This display of European prints and drawings created between 1917 and 1918 pinpoints two crucial years that would define the end of an era and lead toward a new future. Despite the sobering realities of the First World War, those living beyond the battlefields sought normalcy in their day-to-day existence. Just as we—a century later—cope with uncertainty and upheaval, German and Austrian citizens instigated routines, examined their circumstances and beliefs, and escaped into fictional stories, plays, and films. Artists built on the legacies of naturalism and expressionism to evoke the texture and mood of a changing society, and provided imagery for posters and periodicals, graphic forms of communication that inserted art into everyday life.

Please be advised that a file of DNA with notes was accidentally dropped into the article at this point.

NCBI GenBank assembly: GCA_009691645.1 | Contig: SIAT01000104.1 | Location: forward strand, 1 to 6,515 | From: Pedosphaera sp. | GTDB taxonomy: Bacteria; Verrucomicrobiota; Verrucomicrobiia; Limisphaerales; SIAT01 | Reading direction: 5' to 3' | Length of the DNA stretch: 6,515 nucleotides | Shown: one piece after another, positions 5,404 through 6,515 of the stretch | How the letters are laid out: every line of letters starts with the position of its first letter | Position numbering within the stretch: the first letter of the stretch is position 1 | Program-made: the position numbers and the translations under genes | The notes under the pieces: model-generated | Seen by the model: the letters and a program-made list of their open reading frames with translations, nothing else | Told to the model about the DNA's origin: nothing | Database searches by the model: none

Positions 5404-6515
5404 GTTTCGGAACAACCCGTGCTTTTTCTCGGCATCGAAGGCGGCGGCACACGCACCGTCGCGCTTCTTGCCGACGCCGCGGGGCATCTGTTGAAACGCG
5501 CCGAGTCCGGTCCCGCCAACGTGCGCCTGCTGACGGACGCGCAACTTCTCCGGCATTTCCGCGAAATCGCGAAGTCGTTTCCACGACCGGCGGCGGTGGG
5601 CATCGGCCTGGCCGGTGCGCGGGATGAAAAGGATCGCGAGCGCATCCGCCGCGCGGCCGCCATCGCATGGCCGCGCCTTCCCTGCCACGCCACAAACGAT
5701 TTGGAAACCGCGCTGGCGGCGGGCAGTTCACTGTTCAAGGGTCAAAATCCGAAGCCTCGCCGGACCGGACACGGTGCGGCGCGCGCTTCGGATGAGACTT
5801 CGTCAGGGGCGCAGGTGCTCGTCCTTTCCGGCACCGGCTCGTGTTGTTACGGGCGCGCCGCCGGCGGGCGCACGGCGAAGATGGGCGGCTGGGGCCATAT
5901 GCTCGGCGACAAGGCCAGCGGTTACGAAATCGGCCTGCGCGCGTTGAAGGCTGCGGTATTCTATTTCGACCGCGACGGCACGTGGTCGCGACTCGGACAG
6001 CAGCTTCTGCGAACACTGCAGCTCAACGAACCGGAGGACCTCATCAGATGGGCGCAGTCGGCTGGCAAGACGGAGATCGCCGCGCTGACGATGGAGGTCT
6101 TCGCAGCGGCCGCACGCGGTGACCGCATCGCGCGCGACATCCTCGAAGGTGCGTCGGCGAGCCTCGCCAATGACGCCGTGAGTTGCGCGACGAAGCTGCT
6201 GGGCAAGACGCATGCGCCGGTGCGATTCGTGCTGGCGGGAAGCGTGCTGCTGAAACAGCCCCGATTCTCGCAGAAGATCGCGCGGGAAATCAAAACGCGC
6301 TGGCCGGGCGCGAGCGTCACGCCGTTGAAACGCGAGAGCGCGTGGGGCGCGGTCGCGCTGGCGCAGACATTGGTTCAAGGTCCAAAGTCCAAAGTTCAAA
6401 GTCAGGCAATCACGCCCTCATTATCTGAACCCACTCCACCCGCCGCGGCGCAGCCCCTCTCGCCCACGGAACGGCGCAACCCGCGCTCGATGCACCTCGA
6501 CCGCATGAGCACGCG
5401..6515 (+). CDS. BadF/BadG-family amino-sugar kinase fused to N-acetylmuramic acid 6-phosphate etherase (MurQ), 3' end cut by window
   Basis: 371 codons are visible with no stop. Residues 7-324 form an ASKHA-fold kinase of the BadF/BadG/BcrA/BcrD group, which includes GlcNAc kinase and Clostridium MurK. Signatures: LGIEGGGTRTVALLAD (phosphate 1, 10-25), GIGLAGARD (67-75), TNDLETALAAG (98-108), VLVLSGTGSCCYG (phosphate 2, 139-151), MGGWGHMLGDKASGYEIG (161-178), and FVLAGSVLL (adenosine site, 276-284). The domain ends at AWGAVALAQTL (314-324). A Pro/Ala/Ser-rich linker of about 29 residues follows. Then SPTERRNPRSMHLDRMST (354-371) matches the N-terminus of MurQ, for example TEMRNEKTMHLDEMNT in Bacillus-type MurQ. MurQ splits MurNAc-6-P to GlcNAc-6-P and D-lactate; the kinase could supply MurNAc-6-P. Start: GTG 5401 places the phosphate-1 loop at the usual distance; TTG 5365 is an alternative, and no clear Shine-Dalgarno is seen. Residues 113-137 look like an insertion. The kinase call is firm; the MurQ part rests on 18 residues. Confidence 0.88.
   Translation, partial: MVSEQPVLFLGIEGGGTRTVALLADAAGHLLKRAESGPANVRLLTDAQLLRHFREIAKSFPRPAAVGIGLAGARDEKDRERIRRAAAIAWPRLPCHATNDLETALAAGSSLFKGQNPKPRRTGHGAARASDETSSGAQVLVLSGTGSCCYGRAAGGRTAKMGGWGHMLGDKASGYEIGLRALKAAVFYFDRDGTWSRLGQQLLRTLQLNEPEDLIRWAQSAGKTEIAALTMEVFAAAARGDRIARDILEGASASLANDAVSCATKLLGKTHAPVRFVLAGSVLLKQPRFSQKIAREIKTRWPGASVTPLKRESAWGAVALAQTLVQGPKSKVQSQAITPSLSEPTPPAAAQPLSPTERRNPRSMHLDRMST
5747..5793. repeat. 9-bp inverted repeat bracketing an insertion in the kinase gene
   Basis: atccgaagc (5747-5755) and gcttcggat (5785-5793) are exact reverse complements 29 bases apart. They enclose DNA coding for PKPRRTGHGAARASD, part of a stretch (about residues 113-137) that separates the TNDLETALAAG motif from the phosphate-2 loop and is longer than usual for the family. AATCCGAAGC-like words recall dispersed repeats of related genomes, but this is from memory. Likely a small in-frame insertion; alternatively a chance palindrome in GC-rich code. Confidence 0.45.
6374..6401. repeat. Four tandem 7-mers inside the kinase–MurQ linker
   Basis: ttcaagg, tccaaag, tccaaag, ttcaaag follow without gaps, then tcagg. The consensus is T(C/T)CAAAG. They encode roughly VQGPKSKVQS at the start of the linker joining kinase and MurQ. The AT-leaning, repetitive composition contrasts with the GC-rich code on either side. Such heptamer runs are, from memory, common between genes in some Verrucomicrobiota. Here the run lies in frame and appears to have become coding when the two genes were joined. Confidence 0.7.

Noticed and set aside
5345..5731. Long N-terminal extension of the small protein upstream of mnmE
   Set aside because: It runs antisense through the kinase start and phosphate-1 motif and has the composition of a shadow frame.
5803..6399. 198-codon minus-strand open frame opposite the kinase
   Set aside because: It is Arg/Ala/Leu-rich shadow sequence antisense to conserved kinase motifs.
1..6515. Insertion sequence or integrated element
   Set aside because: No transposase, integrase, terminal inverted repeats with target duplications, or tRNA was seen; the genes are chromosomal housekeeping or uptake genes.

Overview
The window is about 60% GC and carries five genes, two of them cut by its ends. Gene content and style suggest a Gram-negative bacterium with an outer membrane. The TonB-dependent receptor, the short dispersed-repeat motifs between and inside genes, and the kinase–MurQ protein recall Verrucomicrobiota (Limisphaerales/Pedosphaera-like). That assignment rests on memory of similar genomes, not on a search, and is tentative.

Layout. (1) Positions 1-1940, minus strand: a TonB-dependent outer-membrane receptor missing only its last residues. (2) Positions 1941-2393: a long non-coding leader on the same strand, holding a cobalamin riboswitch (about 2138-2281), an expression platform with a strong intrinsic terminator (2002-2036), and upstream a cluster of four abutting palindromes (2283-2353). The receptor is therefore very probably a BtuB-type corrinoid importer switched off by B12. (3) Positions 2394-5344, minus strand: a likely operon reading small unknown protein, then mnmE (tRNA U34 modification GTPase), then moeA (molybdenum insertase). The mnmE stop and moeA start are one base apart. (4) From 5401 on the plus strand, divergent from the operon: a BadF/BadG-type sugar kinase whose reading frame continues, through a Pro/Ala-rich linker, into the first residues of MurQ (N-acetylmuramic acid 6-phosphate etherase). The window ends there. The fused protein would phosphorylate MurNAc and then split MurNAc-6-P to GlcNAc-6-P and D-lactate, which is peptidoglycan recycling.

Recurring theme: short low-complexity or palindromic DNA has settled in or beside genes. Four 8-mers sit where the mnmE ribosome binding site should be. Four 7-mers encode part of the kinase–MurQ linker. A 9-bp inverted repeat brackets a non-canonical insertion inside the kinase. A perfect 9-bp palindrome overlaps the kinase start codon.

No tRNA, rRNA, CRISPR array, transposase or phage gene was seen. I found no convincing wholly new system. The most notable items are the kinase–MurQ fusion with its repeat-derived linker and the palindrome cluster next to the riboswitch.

This selection of works is a time capsule of sorts, revealing how artists captured ideas of place and identity, religion and societal norms, and cultural and literary traditions. From the standpoint of a difficult present, they turned a weary gaze on the past and an inquiring glance toward the future we now inhabit in 2017/2018. Drawn from LACMA’s permanent collection, most works have rarely been exhibited and many were created by artists who are today little known—yet they retain their power to communicate across the span of a century.